That combination eliminates "range anxiety," the fear of being stranded with a dead battery, which is the biggest drawback of electric cars.

GM engineers know that feeling, having experienced it with EV1s in the 1990s. "They'd start sweating when they'd get down to that last bar of electricity — 'I'm not going to make it home,'" said Bob Boniface, design director for the Volt.

The EV1 won a small but deeply loyal following of people who felt betrayed when GM stopped leasing it. The 2006 cult documentary "Who Killed the Electric Car?" was very critical of GM.

But GM couldn't solve the issues of the EV1's battery cost and limitations. Even now, the battery pack accounts for between a third and half the price of Tesla Motors Inc.'s $109,000 electric roadster, before tax credits.

Just as GM was winding down the EV1, Toyota and Honda Motor Co. were rolling out hybrids powered by gas and electric motors.

Hybrid cars save on fuel by capturing braking and other energy to recharge the battery powering the electric motor. Their crucial advantage is that they don't require drivers to modify their behavior.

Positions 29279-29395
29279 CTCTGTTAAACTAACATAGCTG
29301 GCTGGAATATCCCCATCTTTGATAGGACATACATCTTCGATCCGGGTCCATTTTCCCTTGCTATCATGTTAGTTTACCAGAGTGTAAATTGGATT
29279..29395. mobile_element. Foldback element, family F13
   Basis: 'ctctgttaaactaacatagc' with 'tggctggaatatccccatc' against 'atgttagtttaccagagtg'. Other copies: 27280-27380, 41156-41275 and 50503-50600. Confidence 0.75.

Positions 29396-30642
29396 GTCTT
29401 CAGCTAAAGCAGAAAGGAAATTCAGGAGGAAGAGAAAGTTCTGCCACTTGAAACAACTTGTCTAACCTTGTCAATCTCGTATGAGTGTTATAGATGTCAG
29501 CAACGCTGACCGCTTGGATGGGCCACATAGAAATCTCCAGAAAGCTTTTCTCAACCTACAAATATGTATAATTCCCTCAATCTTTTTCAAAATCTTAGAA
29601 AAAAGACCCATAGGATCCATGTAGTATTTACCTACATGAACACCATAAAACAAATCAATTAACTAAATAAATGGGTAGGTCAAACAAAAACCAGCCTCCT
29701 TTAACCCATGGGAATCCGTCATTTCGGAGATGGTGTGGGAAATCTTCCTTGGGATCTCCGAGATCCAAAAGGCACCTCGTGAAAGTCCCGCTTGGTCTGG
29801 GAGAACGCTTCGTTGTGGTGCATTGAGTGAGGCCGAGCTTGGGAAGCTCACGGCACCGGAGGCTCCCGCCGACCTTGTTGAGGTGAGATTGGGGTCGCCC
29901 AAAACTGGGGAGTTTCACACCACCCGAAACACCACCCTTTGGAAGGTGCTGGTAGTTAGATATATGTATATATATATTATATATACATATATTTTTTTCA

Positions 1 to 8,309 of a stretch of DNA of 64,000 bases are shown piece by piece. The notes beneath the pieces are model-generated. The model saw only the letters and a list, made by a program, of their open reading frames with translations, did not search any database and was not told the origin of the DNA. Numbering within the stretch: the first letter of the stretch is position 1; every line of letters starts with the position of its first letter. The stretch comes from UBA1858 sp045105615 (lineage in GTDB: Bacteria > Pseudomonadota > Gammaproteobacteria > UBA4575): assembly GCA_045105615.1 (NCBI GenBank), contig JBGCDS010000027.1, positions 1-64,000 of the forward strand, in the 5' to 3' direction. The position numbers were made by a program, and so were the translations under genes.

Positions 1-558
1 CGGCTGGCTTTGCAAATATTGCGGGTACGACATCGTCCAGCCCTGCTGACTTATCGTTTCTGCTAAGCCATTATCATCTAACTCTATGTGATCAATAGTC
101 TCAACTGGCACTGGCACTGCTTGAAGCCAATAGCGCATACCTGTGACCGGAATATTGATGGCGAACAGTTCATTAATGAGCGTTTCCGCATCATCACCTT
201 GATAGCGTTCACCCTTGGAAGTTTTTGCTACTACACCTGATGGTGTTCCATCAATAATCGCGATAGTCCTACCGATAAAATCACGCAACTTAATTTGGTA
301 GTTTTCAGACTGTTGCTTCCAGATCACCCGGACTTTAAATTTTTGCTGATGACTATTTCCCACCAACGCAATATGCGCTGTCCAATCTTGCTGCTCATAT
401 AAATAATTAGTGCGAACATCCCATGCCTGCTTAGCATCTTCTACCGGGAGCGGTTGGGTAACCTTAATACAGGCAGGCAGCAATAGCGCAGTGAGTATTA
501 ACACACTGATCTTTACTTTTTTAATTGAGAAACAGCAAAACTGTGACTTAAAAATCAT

GM introduced hybrid technology in buses in 2003 and in big SUVs and trucks. But it never reaped the public relations benefits that were heaped on Toyota, whose Prius was swishing up to red carpets in Hollywood.

In 2004, after Toyota launched a stylish second-generation Prius, Lutz suggested that GM develop an all-electric concept car powered by advanced lithium-ion batteries. They were lighter and more compact than nickel-metal hydride batteries, which are used in Toyota's and other hybrids.

Lutz hadn't been at GM during the EV1 era, but other managers, including GM's chairman and CEO, were still smarting from the experience. "Rick Wagoner said, 'We lost $1 billion on the last e-car we did. Do you really want to do this again, Bob?'"Lutz backed down — until he read that Tesla, a startup, was building an electric car with lithium-ion batteries. "Then I really got mad," Lutz said. "How come a small California company can do an electric car with lithium-ion batteries, and the world's smartest automobile company, GM, says it's impossible?"